This is where most of us get lost and end up wasting a lot of time. The first goal is to find out what’s tight and lengthen it and then what’s weak and strengthen it. This will ultimately help you move and lift better in the gym. The second goal is to move better, also known as movement competency. Once an individual can execute a movement efficiently with a full range of motion (that is unrestricted), like a Squat or Deadlift, then and only then should the volume (sets x reps x load) be increased. When someone cannot execute a particular movement pattern correctly, do not increase repetitions, the number of sets or especially the load. Anyone who is loading tight, stiff muscles is basically an accident waiting to happen, it’s only a matter of time until you’ll need to take time off!

Focus on the primary movement patterns below using the “Big 6” as part of your primary strength routine and don’t sweat the small stuff.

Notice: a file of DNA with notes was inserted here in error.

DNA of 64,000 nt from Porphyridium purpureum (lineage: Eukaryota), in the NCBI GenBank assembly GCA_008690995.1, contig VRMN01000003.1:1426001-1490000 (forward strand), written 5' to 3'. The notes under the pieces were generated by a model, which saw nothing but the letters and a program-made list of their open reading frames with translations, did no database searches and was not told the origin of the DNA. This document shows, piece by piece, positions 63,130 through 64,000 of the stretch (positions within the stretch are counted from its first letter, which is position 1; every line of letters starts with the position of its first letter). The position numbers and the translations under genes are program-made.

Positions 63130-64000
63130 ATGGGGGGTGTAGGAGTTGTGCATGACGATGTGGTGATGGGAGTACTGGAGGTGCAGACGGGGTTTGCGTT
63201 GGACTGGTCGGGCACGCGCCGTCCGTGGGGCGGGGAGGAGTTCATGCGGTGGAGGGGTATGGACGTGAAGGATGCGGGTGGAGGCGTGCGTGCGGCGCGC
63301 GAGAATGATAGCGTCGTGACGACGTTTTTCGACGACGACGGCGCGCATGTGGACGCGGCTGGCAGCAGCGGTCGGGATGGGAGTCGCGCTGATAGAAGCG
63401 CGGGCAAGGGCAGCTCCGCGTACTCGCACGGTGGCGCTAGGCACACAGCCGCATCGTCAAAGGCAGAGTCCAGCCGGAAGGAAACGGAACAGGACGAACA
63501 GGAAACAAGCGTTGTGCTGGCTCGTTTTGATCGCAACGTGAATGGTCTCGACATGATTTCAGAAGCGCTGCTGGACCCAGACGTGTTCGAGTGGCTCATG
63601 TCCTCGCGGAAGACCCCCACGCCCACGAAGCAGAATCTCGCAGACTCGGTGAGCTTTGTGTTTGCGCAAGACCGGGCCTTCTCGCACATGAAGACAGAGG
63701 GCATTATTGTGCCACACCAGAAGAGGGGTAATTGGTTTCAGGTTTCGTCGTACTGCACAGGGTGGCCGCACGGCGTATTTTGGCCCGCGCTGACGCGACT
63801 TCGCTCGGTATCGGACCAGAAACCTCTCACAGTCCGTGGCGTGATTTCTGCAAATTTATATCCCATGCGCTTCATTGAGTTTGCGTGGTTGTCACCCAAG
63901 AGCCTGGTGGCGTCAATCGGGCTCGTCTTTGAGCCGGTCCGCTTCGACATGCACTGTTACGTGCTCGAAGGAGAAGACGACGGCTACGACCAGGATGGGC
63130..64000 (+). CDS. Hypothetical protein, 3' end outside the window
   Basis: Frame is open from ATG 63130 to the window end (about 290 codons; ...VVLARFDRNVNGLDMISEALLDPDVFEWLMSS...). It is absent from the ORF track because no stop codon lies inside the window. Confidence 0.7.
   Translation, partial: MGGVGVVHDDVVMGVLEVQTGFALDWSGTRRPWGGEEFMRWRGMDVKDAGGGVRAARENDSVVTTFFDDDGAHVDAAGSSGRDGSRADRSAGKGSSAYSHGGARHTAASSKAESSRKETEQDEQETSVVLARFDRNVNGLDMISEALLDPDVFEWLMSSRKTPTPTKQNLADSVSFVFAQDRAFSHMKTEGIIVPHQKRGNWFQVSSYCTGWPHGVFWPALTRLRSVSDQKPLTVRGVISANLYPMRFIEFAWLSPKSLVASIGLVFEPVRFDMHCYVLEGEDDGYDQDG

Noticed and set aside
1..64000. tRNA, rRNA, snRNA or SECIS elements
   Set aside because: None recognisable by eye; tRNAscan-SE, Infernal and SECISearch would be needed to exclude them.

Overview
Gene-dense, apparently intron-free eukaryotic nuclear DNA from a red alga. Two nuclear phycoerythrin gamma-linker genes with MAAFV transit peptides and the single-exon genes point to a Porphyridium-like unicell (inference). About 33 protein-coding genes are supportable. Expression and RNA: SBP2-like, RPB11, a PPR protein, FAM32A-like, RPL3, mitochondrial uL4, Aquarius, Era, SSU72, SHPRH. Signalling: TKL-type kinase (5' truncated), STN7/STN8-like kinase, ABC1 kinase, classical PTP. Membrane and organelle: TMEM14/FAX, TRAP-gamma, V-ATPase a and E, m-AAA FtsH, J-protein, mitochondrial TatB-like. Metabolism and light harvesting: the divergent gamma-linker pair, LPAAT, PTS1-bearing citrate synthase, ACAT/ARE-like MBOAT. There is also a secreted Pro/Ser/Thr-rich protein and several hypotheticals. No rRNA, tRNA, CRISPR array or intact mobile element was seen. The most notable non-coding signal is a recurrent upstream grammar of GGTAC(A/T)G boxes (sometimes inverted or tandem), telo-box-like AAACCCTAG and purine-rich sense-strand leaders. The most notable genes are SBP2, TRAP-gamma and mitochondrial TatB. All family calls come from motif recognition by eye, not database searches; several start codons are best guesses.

• Squat
  • Hip Hinge
  • Carry
  • Lunge
  • Push
  • Pull

A well-designed exercise program should improve mobility, increase strength, power, improve cardiovascular fitness and more. A strength and conditioning program should change body composition by way of adding lean muscle tissue and decreasing body fat. Balance should also improve in addition to flexibility and mobility. You must add time to your workout though to address it. But you won’t know if you’re improving if you don’t periodically measure it. Has this been an issue for you?